Wednesday, April 21, 2010

Thwarted Rape Highlights That Sexual Harassment Not Always As Innocent As Defenders Claim

I've lost track of the number of times people have dismissed the seriousness of sexual harassment while claiming that women who have reported sexual harassment to the police or other authorities or who even make any claim of fear over sexual harassment are overreacting.

The most recent example of widespread dismissal came from the reaction to a Ball State University public safety notice after 3 female students reported being slapped by a man on a bicycle. A Facebook fan page was created to mock this safety notice, but this mocking indicates deeper dismissive attitudes.

This dismissal is based on the premise that those who sexually harass women, including unwanted physical contact, are not a danger to women and are merely committing harmless affronts. People who claim to support individual rights will declare that harassment or even groping are actions which shouldn't be banned by colleges sexual misconduct guidelines.

This premise, often marketed as fact, is undermined by a story about a recent stranger rape case case:
STROUDSBURG, Pa. -- Police say two East Stroudsburg University students helped stop a rape. It happened early Tuesday morning in Stroudsburg, Monroe County.
Police say early Tuesday morning, a 22-year-old woman was walking to her friend's apartment when a man grabbed her and dragged her behind a dumpster. Luckily two other women heard her cries for help.
This description of an attack matches what is often used to prove the contrast between the alleged non-dangerous sexual harassers and real rapists. There's just one problem.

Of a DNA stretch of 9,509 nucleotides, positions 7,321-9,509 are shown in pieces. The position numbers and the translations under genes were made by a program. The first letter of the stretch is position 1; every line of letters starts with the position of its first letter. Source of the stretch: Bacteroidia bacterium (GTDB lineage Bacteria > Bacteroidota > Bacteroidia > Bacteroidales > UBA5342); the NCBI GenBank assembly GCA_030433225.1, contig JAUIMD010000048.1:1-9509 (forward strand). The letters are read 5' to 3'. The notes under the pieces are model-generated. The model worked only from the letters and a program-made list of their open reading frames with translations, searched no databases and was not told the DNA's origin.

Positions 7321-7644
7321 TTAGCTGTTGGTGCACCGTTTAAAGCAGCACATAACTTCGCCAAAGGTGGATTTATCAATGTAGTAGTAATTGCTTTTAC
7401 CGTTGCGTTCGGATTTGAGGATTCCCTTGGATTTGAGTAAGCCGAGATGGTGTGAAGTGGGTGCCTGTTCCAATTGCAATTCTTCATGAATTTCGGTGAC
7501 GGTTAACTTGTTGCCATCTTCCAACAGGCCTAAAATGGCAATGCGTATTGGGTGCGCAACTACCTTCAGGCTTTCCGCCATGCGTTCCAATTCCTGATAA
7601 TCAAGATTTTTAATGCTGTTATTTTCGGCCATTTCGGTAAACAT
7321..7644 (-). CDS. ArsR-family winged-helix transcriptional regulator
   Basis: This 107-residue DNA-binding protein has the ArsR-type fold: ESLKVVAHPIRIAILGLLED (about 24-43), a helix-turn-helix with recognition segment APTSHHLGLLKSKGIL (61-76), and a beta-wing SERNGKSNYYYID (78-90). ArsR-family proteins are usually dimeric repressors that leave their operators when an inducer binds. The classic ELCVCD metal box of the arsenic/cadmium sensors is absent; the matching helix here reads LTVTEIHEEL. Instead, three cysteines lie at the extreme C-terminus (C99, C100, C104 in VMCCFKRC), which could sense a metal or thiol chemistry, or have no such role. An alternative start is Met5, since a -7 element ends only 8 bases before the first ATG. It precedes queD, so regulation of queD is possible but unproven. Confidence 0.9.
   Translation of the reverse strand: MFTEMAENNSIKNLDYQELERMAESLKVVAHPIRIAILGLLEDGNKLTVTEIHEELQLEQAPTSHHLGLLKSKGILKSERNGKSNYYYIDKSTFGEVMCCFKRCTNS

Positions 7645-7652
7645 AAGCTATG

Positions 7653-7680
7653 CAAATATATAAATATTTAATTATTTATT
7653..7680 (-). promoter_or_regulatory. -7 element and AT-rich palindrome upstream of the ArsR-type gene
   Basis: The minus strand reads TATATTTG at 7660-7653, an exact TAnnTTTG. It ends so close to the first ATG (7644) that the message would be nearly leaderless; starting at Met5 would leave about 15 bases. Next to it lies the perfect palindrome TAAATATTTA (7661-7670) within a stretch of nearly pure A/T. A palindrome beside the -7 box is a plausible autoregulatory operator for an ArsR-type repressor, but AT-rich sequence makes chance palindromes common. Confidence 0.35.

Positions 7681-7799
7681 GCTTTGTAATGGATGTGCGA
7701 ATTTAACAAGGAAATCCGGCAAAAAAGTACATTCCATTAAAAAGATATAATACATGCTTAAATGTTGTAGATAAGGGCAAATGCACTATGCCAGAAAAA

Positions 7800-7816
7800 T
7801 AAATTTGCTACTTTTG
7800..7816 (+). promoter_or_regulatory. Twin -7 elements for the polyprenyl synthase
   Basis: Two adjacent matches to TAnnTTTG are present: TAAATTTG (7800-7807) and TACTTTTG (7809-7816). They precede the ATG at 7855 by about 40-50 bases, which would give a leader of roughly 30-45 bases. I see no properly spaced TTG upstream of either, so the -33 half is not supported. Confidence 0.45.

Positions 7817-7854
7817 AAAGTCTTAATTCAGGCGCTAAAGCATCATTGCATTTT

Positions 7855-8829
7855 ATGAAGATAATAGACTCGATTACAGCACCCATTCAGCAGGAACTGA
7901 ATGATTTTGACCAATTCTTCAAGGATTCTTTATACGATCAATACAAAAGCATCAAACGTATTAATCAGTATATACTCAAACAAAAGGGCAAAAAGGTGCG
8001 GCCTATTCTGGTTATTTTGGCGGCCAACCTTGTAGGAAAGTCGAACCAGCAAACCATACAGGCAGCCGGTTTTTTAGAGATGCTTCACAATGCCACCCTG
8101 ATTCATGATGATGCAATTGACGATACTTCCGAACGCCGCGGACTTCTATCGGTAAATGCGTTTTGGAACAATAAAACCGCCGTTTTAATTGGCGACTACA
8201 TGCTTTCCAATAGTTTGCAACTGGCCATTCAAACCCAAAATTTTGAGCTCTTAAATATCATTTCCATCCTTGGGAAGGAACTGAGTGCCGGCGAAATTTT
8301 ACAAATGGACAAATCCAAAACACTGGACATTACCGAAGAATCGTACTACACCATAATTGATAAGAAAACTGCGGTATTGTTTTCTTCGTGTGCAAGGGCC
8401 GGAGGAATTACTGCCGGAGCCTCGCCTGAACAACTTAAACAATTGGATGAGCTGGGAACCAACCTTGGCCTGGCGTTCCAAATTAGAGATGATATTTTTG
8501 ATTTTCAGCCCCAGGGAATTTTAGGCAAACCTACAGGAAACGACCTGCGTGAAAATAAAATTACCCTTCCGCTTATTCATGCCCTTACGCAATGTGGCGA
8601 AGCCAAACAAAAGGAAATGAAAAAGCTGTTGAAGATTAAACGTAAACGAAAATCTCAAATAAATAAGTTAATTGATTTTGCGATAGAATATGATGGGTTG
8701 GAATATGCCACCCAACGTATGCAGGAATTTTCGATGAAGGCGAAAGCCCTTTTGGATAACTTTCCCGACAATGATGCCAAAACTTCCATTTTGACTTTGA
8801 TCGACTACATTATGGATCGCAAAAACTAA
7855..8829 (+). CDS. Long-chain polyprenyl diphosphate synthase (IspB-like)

The two friends then rushed outside... to stop it. "I remember pulling him and then pushing him on the ground... like throwing him on the ground." The woman says he got up and started to run away... she went after him... while the other woman called 911.

"I had no idea if he was armed or not. I had no idea if he had a knife or anything." The man got away... but the women were able to give police a description. They say it was the same man who was making unwanted advances towards them earlier in the night.

"Just by judging the back of the man I knew it was the guy that was following us at the bar."

"He made me feel really uncomfortable. He made me feel really scared."
This college student's fear over being sexually harassed doesn't seem so irrational when the same man is caught during an attempted stranger rape. Yet again and again people who claim to be against all real sexual violence will dismiss reactions like hers as irrational unless this type of immediate connection can be made between those who are dismissed as harmless and those who are scorned as monsters.

The dismissal of sexual harassment most likely meant that these 2 women who intervened didn't feel they had a right to report this man when his actions and his manner caused the initial fear.

We as a society have no problem when people report a prowler who seems likely to be planning a property crime, but we do have a problem as a society when people report troubling or even illegal sexual behavior that could be described as sexual harassment.

If we are serious about preventing the sex crimes that nobody mocks then we all need to be serious about opposing the unwanted sexual behaviors which are now too often mocked.

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posted by Marcella Chester @ 9:59 AM   1 comments links to this post

1 Comments:

At April 22, 2010 12:47 AM, Anonymous Nance Parry said...

The more people who understand sexual harassment, the more will be empowered to stop it, or not do it, themselves. I have an ebook - How To Avoid/Handle/Litigate Over Sexual Harassment. It's on http://www.booklocker.com/books/4397.html. Not only informative but entertaining. No one should spend another day at work without it.

 

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